• How does Work-Study work?
    Federal Work-Study is a campus-based employment program that is subsidized by federal funds. Students that are eligible are allocated a specific amount of work-study that they can earn and apply to the cost of their education. 50% of a student's wages are paid by these federal funds. So, for example, if a student is paid $10.00/hour, you would be responsible for $5.00/hour and the federal government would pay the remaining $5.00/hours up until you exhaust your work-study allotment. As you can see, as an employer, it is beneficial to hire students with work-study eligibility.
  • What is Term-Time Employment?
    Term-Time is a campus-based employment program that operates exactly the same as Federal Work-Study, but with institutional funding. Term-Time employment is awarded to students that are not eligible for federal funds for a various reasons (e.g. international students).
  • How much should I pay for my student position?
    Employers are given the flexibility to pay whatever amount they want for their position, provided it is above the State of Connecticut minimum wage ($9.60/hour). Wesleyan has established a recommended pay rate that is a scale based on number of years of service in a particular position. Employers can pay above this scale if they feel the position warrants such an increase. Jobs that require special training/skills (such as lifeguards and ITS jobs) often pay more than the minimum pay rate.
  • Can students have more than one job?
    Yes, students can have multiple jobs. It is important to know that with any job that a student has on-campus (or off-campus with our Community Service partners), all of their earnings will draw against their individual allotment. For this reason, it is important that you know whether your student workers have multiple jobs or not. By doing so, you will be able to better monitor their hours and work-study eligibility.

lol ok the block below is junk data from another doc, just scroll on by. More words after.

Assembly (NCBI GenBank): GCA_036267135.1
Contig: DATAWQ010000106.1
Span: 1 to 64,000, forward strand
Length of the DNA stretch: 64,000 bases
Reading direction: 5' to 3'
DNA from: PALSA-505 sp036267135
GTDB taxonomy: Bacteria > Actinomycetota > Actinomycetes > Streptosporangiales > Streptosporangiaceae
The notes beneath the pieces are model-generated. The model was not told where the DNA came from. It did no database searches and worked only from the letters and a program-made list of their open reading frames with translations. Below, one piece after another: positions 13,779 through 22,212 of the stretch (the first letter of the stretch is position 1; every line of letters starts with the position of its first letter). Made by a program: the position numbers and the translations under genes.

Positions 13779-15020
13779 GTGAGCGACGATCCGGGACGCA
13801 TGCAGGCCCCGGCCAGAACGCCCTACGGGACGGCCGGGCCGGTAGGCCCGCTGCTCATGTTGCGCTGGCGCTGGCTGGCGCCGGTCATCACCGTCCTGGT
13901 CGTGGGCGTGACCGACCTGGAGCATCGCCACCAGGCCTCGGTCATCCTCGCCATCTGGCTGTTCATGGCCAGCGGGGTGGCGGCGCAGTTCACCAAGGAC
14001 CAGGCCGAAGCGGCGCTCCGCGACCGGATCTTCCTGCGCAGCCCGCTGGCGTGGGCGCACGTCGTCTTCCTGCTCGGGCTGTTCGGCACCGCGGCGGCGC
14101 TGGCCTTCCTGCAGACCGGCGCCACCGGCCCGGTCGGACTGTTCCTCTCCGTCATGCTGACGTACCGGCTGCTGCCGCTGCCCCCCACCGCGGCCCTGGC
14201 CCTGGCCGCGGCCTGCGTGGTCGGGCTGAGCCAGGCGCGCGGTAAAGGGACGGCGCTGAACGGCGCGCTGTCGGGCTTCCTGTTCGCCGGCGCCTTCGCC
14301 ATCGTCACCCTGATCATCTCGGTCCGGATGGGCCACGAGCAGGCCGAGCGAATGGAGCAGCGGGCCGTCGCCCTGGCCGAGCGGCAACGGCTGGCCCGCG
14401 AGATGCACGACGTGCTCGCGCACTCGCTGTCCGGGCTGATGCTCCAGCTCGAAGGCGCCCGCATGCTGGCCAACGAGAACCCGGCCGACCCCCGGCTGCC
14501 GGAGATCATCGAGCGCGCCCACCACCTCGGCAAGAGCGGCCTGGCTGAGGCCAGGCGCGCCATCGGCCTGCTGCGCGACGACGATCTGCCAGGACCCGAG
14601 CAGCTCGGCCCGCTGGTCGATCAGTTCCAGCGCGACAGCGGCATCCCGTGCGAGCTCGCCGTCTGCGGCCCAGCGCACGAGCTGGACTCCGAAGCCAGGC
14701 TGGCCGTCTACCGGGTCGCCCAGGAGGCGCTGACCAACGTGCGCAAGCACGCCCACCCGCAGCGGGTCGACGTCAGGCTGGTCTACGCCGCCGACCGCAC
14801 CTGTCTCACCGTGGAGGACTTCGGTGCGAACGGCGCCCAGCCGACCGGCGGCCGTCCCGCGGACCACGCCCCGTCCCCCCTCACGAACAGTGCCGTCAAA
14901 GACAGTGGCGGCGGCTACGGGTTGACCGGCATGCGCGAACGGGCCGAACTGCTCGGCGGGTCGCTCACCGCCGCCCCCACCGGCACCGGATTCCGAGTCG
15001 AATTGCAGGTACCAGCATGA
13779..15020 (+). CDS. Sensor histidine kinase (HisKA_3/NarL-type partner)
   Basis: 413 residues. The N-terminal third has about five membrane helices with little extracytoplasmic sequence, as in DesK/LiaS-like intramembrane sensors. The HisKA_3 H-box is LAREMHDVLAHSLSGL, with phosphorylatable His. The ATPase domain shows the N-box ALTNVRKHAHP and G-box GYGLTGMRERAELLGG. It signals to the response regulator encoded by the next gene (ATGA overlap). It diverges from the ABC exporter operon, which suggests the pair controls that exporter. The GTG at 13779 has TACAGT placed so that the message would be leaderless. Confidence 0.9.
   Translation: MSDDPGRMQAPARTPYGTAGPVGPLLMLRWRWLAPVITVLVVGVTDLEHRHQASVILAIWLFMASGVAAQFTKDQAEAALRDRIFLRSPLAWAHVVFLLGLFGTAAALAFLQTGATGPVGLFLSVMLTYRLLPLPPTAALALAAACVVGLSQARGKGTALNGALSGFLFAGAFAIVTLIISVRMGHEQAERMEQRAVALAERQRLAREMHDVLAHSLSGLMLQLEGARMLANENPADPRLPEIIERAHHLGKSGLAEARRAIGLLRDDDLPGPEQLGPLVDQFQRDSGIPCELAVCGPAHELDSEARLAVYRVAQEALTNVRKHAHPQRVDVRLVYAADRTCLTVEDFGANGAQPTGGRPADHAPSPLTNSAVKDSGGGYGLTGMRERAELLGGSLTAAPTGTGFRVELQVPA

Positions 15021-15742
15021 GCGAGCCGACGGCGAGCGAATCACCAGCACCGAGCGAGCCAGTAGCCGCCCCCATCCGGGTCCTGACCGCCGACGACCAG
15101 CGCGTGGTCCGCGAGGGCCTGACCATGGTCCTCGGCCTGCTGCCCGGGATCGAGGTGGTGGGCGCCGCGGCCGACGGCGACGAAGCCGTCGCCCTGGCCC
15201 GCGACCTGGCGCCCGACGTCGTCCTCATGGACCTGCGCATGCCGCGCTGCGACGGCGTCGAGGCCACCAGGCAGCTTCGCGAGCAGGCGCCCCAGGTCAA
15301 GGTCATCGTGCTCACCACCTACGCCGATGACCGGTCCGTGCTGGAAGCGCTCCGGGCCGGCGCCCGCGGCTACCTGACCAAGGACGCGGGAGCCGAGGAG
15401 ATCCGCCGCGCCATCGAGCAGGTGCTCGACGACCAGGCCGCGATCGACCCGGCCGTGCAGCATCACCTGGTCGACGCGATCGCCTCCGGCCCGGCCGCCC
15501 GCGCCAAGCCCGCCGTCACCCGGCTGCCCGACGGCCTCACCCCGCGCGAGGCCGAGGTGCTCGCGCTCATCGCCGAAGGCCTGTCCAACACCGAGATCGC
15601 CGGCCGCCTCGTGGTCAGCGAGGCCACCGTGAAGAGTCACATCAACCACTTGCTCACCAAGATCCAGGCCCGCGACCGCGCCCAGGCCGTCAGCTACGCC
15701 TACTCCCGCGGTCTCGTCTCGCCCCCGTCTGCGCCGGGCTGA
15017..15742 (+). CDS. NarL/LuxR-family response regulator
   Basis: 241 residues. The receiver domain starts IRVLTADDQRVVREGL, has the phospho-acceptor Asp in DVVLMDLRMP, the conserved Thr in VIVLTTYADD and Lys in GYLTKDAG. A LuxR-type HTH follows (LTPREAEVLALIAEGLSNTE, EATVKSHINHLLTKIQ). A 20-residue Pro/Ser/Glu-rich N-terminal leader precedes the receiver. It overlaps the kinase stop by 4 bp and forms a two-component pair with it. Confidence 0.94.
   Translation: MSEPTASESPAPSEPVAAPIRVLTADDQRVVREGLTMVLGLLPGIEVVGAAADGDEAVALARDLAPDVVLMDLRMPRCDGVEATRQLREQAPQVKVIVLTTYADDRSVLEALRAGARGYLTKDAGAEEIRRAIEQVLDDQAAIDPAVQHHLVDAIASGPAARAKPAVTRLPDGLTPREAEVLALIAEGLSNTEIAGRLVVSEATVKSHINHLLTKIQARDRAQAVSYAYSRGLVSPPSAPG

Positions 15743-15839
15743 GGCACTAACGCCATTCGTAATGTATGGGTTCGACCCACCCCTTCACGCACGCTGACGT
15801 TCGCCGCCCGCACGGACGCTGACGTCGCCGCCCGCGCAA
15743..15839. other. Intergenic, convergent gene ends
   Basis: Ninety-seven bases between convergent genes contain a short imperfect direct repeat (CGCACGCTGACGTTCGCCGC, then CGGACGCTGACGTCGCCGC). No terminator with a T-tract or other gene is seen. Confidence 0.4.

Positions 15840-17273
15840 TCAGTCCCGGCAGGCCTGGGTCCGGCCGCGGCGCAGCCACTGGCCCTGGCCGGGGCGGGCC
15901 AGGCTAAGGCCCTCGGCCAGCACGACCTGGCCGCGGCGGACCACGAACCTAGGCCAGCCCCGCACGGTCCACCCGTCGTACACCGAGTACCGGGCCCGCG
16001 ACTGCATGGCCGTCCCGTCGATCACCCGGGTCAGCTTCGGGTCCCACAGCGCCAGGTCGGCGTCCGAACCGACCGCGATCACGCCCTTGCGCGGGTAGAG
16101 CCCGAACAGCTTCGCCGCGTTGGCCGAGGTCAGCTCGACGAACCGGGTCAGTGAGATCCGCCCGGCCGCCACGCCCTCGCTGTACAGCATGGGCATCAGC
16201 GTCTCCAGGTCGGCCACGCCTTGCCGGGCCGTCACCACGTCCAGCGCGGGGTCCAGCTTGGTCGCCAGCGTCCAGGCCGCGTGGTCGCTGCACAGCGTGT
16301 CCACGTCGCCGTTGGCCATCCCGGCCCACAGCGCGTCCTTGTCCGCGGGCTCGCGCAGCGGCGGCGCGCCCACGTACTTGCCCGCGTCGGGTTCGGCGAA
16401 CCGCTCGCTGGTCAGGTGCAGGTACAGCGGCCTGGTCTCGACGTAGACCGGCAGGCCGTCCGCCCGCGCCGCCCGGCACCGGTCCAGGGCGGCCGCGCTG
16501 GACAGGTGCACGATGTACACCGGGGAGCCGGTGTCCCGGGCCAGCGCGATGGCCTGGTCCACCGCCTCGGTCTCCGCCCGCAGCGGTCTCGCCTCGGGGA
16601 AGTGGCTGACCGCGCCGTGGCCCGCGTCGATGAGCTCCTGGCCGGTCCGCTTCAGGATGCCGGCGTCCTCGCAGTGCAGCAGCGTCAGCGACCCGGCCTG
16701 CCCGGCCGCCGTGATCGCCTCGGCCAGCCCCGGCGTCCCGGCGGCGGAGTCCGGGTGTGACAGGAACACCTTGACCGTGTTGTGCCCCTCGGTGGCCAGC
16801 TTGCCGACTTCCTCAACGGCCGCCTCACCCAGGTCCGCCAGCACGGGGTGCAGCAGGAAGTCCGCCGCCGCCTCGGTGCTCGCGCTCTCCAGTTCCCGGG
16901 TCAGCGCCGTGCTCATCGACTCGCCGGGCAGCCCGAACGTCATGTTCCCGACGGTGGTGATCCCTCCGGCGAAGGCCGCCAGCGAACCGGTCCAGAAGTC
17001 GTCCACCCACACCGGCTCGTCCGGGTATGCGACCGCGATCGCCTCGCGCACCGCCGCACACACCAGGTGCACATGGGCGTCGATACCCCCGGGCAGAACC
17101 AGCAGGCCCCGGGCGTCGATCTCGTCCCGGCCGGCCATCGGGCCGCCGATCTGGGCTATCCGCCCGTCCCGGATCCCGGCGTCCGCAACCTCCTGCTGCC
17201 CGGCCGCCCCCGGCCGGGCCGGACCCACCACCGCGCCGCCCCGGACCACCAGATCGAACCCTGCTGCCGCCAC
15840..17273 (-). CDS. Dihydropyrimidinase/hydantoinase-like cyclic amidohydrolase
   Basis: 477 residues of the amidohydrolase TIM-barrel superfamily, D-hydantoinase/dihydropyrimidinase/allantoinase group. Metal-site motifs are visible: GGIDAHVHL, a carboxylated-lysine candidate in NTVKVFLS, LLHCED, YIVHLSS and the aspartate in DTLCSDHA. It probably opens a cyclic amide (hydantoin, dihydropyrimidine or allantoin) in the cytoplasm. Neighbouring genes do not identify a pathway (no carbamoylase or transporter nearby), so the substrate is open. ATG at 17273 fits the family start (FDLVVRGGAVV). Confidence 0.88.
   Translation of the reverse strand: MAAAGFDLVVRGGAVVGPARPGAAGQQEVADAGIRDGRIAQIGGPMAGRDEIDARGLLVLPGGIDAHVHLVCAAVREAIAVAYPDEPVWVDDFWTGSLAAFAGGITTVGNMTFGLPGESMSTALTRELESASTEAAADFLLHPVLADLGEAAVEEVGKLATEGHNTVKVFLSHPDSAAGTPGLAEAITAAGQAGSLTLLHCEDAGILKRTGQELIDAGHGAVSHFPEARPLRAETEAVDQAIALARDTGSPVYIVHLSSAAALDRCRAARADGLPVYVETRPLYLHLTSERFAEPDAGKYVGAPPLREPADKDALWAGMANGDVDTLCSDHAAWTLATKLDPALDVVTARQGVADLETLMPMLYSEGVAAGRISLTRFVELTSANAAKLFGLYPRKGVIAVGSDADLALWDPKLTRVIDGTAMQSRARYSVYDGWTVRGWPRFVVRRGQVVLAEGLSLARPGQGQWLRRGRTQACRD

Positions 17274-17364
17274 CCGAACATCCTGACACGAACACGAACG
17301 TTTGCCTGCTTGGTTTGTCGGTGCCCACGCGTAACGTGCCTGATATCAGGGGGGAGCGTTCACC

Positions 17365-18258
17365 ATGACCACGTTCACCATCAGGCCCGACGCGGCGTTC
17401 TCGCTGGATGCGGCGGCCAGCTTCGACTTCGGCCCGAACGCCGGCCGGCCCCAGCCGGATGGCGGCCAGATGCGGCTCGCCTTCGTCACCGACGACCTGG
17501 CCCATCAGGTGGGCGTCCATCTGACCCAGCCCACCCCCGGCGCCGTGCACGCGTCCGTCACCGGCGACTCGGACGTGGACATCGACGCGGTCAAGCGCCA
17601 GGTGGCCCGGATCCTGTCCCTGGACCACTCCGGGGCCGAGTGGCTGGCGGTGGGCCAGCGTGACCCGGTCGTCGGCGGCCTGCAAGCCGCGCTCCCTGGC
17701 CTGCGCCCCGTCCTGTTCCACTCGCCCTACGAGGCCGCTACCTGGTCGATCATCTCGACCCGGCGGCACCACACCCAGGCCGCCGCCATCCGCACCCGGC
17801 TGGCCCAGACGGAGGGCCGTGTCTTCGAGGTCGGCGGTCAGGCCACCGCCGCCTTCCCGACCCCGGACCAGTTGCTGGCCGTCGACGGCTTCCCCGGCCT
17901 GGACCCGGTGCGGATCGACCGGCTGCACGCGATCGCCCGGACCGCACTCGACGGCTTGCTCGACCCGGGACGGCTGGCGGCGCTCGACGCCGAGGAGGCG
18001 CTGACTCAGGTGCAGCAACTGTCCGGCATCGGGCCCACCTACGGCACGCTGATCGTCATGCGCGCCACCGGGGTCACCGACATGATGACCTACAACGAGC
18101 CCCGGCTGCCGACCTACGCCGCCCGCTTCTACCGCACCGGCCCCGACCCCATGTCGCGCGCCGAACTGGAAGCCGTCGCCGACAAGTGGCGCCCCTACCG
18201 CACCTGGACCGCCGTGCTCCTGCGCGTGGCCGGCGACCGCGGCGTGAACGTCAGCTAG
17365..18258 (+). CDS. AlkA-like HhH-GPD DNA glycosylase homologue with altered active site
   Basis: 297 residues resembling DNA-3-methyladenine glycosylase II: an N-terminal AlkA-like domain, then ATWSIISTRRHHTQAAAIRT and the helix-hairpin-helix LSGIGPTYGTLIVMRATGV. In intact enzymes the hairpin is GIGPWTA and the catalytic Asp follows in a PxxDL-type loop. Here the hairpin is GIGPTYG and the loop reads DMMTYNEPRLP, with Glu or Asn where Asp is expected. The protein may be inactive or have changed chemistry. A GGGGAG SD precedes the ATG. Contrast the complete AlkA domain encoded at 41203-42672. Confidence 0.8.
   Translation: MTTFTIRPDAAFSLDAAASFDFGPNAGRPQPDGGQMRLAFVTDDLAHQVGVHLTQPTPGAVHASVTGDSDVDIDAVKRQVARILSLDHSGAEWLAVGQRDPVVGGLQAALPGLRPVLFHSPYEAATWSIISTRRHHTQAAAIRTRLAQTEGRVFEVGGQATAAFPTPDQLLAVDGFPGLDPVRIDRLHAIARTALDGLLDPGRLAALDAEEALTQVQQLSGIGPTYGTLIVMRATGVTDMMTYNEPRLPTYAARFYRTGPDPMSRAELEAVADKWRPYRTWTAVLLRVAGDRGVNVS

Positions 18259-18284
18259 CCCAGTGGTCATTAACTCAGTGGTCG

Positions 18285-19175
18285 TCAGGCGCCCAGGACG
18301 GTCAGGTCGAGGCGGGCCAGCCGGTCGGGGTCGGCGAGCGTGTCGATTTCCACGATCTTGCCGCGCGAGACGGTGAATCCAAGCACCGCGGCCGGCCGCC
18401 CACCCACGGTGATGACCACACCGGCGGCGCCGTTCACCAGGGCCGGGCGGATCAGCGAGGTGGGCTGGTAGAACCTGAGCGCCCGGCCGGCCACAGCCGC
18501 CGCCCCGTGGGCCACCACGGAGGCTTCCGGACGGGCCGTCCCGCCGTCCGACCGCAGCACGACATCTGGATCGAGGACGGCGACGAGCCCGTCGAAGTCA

• Do hours worked during school vacations/breaks count toward a student's allotment?
    Yes, all hours worked during the academic year will draw against a student's work-study allotment. This includes Fall break, Thanksgiving break, Intersession and Spring break. Hours earned during Intersession/Winter Break would draw from a student's spring allotment (i.e. the fall semester ends on the last day of exams during the fall semester). Earnings following the last day of exams in the spring semester would not draw from a student's spring allotment, since this date signifies the end of the academic year.